• Kaloko fishpond wall is over 800 ft long and spans a natural cove

    Kaloko-Honokōhau

    National Historical Park Hawai'i

Laws and Policies

Firearms Information

As of February 22, 2010, a new federal law allows people who can legally possess firearms under applicable federal, state, and local laws to legally possess firearms in this park.

It is the responsibility of visitors to understand and comply with all applicable state, local, and federal firearms laws before entering this park.

As a starting point, visit the State of Hawai‘i's website: Hawaii Revised Statutes Title 10 Chapter 134 - Firearms, Ammunition and Dangerous Weapons

Federal law also prohibits firearms in certain facilities in this park; those places are marked with signs at all public entrances.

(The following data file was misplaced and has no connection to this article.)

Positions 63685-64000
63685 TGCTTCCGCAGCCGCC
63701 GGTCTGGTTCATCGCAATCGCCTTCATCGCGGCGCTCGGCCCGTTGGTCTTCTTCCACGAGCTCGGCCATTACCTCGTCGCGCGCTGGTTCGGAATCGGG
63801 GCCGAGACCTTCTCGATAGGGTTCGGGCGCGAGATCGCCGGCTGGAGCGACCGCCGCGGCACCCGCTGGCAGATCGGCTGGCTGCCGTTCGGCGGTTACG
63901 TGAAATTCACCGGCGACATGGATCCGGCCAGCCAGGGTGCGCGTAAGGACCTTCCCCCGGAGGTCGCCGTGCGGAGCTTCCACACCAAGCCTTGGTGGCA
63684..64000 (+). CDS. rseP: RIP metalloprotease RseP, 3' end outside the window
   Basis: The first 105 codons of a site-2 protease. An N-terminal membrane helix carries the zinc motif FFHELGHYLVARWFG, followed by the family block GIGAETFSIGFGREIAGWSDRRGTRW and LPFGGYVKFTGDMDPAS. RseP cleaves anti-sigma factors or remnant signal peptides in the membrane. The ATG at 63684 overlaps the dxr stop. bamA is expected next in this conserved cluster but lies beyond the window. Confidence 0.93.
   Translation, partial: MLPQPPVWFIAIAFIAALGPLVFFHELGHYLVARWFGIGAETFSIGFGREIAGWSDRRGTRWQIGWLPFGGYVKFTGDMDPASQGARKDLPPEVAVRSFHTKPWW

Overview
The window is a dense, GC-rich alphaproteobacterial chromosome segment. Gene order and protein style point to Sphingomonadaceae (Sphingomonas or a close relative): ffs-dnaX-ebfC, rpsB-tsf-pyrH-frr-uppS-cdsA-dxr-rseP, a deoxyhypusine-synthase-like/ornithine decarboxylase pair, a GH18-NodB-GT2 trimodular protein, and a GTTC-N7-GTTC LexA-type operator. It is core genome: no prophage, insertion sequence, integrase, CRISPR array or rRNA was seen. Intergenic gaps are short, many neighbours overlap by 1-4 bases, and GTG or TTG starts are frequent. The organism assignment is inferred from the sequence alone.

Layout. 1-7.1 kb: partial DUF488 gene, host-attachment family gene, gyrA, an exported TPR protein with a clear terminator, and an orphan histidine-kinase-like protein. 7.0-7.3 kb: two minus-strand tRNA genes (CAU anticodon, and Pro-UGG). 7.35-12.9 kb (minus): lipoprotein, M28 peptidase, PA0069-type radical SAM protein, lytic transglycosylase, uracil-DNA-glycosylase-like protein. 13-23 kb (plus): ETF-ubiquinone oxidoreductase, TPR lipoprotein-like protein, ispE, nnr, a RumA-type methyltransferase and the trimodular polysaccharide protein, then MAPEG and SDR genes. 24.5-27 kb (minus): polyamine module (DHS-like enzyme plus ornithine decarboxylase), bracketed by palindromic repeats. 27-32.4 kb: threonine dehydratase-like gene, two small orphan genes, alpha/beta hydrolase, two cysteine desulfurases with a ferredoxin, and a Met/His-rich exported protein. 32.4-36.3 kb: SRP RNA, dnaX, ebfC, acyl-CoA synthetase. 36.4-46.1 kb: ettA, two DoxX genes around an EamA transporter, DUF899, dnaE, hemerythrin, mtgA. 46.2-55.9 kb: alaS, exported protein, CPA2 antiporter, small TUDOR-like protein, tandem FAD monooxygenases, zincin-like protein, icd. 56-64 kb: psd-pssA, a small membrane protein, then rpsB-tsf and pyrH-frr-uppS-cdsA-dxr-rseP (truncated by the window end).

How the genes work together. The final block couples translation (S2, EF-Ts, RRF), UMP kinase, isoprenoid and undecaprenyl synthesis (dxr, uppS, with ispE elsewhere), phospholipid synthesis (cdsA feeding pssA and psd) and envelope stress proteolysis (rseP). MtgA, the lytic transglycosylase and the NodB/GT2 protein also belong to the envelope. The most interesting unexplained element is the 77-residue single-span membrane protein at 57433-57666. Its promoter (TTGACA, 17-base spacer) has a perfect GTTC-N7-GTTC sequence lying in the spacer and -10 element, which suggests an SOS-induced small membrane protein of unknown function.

Frequently Asked Questions (FAQs) pdf 18.2k
Answers to questions you may have about firearms in national parks.

Note: To view pdf documents, you will need to have Adobe Reader installed on your computer.



 

Superintendent's Compendium 2013

The Superintendent's Compendium is updated annually to address resource concerns, closures, permit requirements and other park regulations. These regulatory provisions apply in addition to the requirements contained in Title 36, Code of Federal Regulations ("36 CFR").

1st Amendment Free Speech Rights

1st Amendment Free Speech Area

Did You Know?

Coconut tree

Did you know, the coconut tree was an extremely important resource brought to Hawaii by the early Polynesians. It was a source of food and water, used for building homes and rope making, and was also a musical instrument. Cutting down the coconut grove of another was considered an act of war.